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Winnipeg's Contemporary Dancers
211 Bannatyne Ave # 204, Winnipeg, Manitoba R3B 3P2
As part of Isolated Landscapes: Prairie Women in Video (1984-2009), Shawna Demspey & Lorri Millan present Big Wig
when: November 17 | 8:30pm
where: Rachel Brown Theatre | 2nd floor, 211 Bannatyne Avenue
cost: $10 make sure to pre-buy your tickets, this is sure to sell out!
Tickets can be purchaed online through the link on this event, or in person at Video Pool Media Arts Centre 300-100 Arthur Street during our regualr hours.
This performance was originally created for the June 2017 Queer City Cinema Camp, Trash, Filth festival in Regina, Saskatchewan. Dempsey and Millan have adapted it for a special performance during Isolated Landscapes. The revolting and the revolutionary, the reviled and the revered are united by hair in this time travelling sing-along. From the wigged women of Ancient Rome to the hirsute heights of 17th century France to those very hairy 1960s: the world’s most infamous queen traces the history of radical tresses while pondering democracy.
Shawna Dempsey & Lorri Millan
Collaborators since 1989, Shawna Dempsey & Lorri Millan are among Canada's best-known performance artists. They were catapulted into the international spotlight in their 20s with the performance and film We're Talking Vulva. Since then, their live work and videos have been exhibited in diverse venues as far-ranging as women's centres in Sri Lanka, the Istanbul Biennial, the Sydney Gay/Lesbian Mardi Gras and the Museum of Modern Art, New York City. This duo has also created installations (such as Archaeology and You for the Royal Ontario Museum), books (such as Bedtime Stories for the Edge of the World, ARP Books, 2012) and socially engaged public art projects (such as Winnipeg Tarot Co. for the Winnipeg Arts Council). Dempsey and Millan have contributed to the publications as writers and editors, and have curated festivals, programs and exhibitions for Hallwalls Contemporary Arts Centre (Buffalo), Gallery YYZ (Toronto) and the Winnipeg Art Gallery. However, performance remains their focus. Performance documentation and artifacts are held in collections including the National Gallery of Canada, the Canadian History Museum, the DIA Art Foundation and universities throughout North America. Their live work has been acclaimed as “one of the high-points of contemporary Canadian artistic production” (Border Crossings). But to many, they are known as the Lesbian Rangers, serving the lesbian ecosystem from dawn to dusk and well beyond.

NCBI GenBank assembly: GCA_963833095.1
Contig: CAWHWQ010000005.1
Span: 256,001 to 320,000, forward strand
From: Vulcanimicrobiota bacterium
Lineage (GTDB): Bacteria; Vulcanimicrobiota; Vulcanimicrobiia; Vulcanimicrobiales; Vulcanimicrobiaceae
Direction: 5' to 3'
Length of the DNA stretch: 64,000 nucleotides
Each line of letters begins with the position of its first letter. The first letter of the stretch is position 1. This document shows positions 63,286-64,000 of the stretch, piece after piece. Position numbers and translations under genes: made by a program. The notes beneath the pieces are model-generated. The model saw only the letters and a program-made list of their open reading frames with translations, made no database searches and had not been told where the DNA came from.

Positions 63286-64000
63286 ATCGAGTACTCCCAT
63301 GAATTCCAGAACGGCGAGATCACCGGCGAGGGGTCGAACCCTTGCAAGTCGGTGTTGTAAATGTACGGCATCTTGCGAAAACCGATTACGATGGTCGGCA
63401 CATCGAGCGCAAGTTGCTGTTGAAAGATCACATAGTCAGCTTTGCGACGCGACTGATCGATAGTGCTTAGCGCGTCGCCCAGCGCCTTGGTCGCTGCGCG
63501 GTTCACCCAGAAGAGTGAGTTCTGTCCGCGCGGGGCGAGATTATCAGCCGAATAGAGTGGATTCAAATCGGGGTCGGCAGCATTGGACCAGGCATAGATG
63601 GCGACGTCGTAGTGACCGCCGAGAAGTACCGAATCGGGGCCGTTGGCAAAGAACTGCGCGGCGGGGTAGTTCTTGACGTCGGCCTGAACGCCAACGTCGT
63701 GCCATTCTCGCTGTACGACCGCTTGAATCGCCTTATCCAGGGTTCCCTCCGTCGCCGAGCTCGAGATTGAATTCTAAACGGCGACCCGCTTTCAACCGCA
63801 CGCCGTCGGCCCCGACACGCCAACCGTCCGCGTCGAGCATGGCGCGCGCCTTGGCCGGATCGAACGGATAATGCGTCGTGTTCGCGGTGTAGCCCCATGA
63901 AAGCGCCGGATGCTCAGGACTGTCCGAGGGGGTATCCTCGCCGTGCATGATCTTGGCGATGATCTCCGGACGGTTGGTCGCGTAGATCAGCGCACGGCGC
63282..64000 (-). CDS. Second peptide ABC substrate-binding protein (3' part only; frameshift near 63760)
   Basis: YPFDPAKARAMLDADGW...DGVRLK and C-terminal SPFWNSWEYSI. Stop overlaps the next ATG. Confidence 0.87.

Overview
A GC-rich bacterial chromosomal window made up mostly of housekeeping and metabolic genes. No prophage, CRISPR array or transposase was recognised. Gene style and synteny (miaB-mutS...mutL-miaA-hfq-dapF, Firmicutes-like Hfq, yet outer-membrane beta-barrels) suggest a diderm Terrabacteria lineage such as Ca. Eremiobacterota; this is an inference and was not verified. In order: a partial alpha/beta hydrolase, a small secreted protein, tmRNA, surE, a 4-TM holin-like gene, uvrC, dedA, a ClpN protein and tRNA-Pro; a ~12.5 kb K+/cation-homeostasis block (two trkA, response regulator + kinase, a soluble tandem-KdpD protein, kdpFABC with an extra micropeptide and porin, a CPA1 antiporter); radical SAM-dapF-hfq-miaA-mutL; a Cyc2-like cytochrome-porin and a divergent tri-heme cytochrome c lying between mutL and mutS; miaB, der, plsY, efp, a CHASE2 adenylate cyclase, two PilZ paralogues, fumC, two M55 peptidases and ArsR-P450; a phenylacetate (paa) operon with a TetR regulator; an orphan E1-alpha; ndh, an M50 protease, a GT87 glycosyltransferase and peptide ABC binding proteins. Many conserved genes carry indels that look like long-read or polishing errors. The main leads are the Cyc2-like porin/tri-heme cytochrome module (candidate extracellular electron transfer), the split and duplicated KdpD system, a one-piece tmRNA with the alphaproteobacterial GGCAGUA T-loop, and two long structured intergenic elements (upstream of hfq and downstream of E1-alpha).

The venue is wheelchair accessible.